Tiffany & Co. Just Bought the Whitney Biennial for $5 Million

The Whitney Biennial is now brought to you by Tiffany.

The new Whitney Museum of American Art (2014). Photo: Nic Lehoux.
The new Whitney Museum of American Art (2014). Courtesy of Nic Lehoux.

It’s official: the Whitney Biennial is now brought to you by Tiffany & Co.

With a $5 million gift, the high-end jeweler will be the lead sponsors for the next three editions of the contemporary art survey, through 2021. News of the sponsorship comes on the eve of the opening of the Whitney Museum of American Art‘s new Renzo Piano–designed building at the base of the High Line (see The Whitney’s New Meatpacking Home Opens May 1 and Whitney Hikes Entry Fees, Sells Advance Tickets to New Home).

“Tiffany, like the Whitney, was born of a spirit of innovation and devotion to creativity, so to partner with the museum at this exciting moment in its history, is significant for both these great New York City institutions,” said Frédéric Cumenal, Tiffany’s chief executive, in a statement. “Through our support of the Biennial, we are thrilled to champion the museum’s mission to give emerging artists and their work high-level exposure on a global scale, while continuing our century-old tradition of supporting cultural experiences that create meaningful conversations and bring new ideas in art, design, and popular culture to the forefront.”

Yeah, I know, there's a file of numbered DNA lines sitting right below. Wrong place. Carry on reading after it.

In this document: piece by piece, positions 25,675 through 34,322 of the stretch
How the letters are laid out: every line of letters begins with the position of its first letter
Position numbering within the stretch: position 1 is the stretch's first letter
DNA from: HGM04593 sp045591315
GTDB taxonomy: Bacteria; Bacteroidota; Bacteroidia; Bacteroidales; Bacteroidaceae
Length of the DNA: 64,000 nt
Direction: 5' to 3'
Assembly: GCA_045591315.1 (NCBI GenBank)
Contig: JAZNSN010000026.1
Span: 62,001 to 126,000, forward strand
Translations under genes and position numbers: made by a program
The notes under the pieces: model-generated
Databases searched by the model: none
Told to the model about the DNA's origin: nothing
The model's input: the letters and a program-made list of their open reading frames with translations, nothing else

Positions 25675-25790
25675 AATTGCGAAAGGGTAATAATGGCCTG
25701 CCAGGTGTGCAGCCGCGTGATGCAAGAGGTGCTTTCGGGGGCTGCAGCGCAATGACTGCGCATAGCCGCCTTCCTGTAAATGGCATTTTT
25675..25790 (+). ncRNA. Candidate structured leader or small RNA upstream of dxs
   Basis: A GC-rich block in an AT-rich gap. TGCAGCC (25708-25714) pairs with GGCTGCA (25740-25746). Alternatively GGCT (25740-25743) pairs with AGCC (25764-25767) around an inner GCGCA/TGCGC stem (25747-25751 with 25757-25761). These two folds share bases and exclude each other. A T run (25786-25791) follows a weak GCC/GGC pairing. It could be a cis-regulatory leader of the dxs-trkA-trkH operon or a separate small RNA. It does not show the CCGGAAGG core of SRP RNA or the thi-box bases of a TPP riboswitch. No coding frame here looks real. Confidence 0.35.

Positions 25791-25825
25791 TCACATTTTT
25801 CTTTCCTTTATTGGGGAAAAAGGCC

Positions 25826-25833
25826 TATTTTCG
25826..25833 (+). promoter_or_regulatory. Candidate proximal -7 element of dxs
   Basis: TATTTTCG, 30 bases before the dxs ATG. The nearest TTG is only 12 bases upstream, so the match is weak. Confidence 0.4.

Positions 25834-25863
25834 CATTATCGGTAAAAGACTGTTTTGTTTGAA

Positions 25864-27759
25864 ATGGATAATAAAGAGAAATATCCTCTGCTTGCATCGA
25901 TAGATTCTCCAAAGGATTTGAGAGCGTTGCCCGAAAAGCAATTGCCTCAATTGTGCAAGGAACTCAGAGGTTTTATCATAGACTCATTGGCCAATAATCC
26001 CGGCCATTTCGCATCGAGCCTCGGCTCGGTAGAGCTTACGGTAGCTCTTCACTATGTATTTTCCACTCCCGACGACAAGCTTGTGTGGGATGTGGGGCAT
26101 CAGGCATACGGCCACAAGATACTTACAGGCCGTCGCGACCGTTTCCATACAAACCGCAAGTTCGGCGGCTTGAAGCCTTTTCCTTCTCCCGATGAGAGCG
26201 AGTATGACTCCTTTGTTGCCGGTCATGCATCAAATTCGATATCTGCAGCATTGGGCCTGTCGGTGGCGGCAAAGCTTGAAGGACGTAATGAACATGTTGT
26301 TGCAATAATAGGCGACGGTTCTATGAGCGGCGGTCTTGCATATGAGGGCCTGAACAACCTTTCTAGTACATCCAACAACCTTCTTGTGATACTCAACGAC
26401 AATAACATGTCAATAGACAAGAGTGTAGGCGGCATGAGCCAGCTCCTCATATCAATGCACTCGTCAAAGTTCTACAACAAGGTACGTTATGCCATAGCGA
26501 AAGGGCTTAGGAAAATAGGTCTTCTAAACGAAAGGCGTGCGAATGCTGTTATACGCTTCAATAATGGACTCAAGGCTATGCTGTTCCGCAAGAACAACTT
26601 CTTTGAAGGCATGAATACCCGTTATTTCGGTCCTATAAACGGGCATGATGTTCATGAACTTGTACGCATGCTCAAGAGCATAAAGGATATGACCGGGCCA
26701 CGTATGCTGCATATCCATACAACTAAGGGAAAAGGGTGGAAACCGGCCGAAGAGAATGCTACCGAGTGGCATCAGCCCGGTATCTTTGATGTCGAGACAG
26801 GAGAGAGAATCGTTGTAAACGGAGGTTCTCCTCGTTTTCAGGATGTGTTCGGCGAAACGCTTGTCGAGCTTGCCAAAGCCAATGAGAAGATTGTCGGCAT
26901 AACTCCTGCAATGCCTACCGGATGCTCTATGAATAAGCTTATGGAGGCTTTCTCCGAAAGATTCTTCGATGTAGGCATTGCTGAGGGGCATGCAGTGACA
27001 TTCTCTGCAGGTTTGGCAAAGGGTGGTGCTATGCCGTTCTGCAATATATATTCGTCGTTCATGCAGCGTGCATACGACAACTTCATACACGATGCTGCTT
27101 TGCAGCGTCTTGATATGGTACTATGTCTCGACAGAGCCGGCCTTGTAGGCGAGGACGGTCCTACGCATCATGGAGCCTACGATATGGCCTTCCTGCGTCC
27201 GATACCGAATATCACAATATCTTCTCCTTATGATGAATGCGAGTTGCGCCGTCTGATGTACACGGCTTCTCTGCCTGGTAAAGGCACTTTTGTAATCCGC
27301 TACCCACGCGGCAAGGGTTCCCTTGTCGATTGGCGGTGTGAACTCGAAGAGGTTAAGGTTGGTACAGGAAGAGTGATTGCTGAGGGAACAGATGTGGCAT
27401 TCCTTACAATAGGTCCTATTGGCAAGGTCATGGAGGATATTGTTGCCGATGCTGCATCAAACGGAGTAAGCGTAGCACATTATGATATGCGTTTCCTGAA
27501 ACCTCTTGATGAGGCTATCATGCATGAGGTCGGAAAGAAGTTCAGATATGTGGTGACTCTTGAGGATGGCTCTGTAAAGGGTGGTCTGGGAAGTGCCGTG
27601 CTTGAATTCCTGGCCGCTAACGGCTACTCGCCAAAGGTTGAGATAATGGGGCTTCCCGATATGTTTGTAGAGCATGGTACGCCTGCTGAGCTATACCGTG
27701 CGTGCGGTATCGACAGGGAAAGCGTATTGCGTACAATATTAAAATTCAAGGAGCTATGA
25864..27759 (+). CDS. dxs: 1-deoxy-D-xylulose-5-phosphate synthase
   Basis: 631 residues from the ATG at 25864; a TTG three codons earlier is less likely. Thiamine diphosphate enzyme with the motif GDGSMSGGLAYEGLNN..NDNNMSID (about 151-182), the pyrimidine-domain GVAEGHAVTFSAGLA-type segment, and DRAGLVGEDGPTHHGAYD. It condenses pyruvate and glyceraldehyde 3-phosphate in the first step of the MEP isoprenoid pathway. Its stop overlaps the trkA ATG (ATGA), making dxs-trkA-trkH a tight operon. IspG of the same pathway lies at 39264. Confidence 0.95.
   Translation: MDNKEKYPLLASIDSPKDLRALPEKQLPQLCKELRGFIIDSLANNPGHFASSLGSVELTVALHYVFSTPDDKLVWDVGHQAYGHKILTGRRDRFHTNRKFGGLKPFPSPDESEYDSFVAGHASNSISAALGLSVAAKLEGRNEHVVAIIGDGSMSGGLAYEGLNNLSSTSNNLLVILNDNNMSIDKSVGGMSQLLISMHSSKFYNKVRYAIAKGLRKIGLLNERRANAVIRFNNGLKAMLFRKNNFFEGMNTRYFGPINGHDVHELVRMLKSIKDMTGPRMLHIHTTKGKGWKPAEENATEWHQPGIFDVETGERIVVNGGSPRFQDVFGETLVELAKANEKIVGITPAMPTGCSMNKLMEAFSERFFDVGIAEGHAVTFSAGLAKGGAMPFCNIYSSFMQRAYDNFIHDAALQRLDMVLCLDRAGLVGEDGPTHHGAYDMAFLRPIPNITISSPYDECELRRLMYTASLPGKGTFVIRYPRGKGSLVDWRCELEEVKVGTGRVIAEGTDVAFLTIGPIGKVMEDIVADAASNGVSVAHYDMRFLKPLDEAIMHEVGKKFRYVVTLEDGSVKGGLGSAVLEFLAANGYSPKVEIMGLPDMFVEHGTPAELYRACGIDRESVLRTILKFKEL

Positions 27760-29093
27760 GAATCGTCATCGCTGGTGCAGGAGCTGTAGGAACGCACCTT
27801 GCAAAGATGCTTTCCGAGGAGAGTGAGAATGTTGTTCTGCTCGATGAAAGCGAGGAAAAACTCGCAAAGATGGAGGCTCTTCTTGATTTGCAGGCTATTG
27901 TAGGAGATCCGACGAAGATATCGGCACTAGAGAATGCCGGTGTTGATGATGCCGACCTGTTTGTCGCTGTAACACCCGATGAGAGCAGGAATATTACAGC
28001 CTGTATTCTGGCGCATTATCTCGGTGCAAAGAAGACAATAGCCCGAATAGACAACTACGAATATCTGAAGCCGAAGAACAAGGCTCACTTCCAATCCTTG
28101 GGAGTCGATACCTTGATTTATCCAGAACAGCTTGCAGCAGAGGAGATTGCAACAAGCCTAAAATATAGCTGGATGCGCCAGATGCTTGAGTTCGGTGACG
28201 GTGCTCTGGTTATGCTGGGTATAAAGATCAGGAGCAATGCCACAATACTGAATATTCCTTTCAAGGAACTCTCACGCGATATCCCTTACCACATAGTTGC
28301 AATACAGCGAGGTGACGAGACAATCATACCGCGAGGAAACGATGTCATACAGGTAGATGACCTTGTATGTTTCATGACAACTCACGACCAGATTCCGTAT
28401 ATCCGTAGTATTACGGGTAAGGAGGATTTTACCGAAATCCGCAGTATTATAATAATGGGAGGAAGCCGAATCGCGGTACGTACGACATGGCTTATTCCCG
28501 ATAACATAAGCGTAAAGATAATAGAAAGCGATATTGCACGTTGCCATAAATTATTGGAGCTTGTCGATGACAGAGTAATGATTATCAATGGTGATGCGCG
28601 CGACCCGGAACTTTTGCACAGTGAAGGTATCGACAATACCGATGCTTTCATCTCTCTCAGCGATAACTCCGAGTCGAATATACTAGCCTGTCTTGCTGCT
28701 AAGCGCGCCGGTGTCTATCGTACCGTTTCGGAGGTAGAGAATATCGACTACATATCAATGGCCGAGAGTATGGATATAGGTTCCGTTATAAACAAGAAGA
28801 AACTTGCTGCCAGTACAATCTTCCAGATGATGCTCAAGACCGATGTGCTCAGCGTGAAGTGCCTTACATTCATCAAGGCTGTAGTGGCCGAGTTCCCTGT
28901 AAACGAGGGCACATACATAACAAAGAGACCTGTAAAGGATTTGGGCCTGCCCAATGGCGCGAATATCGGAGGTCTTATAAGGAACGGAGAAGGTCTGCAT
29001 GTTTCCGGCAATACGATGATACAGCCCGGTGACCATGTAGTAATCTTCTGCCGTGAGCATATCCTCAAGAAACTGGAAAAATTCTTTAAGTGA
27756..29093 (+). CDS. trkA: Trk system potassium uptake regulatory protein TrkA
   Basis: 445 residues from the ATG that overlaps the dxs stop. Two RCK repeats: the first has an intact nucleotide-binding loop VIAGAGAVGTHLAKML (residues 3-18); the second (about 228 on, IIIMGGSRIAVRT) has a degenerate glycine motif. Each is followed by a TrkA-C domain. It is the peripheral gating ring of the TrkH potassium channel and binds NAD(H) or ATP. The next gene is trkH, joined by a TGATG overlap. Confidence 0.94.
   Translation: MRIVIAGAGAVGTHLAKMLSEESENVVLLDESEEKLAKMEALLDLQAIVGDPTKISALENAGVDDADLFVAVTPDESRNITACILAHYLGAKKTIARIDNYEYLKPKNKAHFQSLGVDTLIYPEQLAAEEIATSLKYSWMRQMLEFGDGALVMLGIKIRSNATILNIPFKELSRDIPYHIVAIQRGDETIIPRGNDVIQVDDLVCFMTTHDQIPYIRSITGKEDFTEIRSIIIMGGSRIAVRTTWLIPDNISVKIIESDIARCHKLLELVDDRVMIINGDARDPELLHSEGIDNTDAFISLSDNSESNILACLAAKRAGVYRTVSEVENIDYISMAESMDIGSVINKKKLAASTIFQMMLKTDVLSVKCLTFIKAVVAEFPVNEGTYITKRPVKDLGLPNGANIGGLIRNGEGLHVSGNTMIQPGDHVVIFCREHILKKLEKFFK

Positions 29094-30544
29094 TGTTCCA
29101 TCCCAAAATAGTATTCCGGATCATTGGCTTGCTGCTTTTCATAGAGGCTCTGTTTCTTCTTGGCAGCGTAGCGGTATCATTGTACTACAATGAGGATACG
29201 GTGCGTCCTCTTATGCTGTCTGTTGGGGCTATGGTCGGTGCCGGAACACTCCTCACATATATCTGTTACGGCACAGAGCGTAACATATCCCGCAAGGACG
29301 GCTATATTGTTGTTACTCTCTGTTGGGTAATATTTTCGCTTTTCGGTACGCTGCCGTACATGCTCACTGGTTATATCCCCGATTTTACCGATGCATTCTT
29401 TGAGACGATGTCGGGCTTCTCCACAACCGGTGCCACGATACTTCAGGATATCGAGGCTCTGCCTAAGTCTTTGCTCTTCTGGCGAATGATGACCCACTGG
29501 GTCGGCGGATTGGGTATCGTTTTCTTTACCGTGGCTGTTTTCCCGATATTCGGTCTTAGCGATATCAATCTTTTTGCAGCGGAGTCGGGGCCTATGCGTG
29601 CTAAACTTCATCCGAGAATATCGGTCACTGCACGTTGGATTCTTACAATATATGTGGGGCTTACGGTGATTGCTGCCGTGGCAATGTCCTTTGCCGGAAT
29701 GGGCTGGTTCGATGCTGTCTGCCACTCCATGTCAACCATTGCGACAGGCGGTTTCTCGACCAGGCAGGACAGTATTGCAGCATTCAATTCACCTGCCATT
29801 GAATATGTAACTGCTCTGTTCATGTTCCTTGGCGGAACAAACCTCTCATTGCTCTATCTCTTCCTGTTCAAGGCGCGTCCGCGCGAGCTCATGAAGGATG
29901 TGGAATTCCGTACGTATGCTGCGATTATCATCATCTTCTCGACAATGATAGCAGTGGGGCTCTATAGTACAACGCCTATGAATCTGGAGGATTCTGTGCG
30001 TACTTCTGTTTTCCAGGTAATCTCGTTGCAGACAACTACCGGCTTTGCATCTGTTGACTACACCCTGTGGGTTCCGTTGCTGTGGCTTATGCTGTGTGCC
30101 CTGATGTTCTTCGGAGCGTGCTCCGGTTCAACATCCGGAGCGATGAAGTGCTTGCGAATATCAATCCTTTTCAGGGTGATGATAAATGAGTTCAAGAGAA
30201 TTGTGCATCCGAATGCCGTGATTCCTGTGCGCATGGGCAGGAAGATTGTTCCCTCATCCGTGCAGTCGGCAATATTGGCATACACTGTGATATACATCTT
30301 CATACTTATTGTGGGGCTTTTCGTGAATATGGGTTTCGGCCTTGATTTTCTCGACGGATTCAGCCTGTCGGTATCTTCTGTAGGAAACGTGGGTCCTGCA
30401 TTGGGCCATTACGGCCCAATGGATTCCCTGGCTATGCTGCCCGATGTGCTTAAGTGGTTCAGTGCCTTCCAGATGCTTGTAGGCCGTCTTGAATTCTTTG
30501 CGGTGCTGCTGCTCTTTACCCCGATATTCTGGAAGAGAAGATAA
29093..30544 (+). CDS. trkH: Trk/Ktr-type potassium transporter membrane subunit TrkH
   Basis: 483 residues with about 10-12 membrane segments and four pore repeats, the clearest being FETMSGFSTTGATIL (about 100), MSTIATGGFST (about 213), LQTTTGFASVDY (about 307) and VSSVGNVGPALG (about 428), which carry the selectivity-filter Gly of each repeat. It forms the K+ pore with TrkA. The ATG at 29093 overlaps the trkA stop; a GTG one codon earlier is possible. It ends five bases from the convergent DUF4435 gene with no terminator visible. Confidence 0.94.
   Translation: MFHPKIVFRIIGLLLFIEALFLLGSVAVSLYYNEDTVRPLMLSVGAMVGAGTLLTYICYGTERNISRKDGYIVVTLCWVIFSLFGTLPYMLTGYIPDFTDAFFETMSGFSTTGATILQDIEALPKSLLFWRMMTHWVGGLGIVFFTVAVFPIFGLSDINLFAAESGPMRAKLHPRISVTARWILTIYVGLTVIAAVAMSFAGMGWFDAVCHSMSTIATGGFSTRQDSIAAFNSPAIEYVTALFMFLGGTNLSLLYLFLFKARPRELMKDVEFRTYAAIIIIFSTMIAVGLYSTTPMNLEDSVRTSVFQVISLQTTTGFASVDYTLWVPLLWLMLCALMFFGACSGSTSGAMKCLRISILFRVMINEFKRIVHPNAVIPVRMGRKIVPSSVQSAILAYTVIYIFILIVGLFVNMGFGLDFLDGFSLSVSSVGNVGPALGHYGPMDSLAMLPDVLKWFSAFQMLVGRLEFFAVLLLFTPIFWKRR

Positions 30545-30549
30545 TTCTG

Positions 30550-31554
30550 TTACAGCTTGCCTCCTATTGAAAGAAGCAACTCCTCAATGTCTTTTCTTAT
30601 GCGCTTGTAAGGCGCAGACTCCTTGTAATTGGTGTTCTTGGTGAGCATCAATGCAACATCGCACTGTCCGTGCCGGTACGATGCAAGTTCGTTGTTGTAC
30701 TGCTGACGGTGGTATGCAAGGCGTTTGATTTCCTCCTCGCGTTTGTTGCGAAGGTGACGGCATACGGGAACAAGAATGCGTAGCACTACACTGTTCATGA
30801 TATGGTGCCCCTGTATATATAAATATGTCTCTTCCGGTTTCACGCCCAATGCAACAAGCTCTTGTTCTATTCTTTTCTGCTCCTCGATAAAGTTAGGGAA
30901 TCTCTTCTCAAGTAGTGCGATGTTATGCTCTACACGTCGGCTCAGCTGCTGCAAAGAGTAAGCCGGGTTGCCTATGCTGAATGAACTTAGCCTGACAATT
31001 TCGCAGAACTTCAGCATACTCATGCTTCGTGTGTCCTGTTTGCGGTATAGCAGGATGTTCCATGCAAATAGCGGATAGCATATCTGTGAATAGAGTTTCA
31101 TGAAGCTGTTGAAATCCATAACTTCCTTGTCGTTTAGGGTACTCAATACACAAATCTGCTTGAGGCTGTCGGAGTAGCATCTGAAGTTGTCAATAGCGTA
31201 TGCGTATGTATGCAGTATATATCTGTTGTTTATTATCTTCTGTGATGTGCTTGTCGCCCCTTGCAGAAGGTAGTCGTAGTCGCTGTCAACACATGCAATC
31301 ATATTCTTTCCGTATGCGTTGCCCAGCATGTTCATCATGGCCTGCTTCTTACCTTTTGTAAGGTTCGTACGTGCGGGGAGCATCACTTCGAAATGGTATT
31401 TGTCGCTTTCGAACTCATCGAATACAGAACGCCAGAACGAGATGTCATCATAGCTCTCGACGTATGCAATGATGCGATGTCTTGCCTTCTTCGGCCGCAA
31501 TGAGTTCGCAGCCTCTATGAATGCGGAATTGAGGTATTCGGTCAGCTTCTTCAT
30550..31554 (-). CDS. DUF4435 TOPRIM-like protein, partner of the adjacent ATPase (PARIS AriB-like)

“For more than eighty years, the Biennial has been a testament to the Museum’s commitment to contemporary artists and art-making,” added Whitney director Adam D. Weinberg in a statement. “We applaud Tiffany’s history of supporting American innovation and imagination, and look forward to this next exciting chapter of the Biennial in the Museum’s new building.”

The biannual art show is often controversial, and has been heavily criticized for its underrepresentation of woman and people of color. In 2014, one participant, a Brooklyn-based group of black artists known as the Yams Collective, withdrew in protest of “Donelle Woolford,” a fictitious black female artist presented by Joe Scanlan, a white male artist (see Joe Scanlan’s Collaborator on Controversial Whitney Piece Speak) and The Yams, On the Whitney and White Supremacy).

Though the museum’s inaugural programming has already been announced (see Whitney Museum’s Inaugural Show in New Home Spans John Sloan to Yayoi Kusama and Jeff Koons), the new Tiffany-sponsored biennial will be delayed a year, to 2017, as the curators adapt to their new surroundings.

In 2014, the Biennial was sponsored in part by BCBG MAXAZRIA and Deutsche Bank, with major support from Sotheby’s. Given the long-term nature of the Tiffany deal, it seems likely that the luxury jewelry and specialty retailer will receive greater saturation in the public consciousness past sponsors have received.

Tiffany’s support of New York art institutions extends to the Museum of the City of New York and the Museum of Arts and Design, and dates back to company founder Charles Lewis Tiffany, who was a founding trustee of the city’s Metropolitan Museum of Art.


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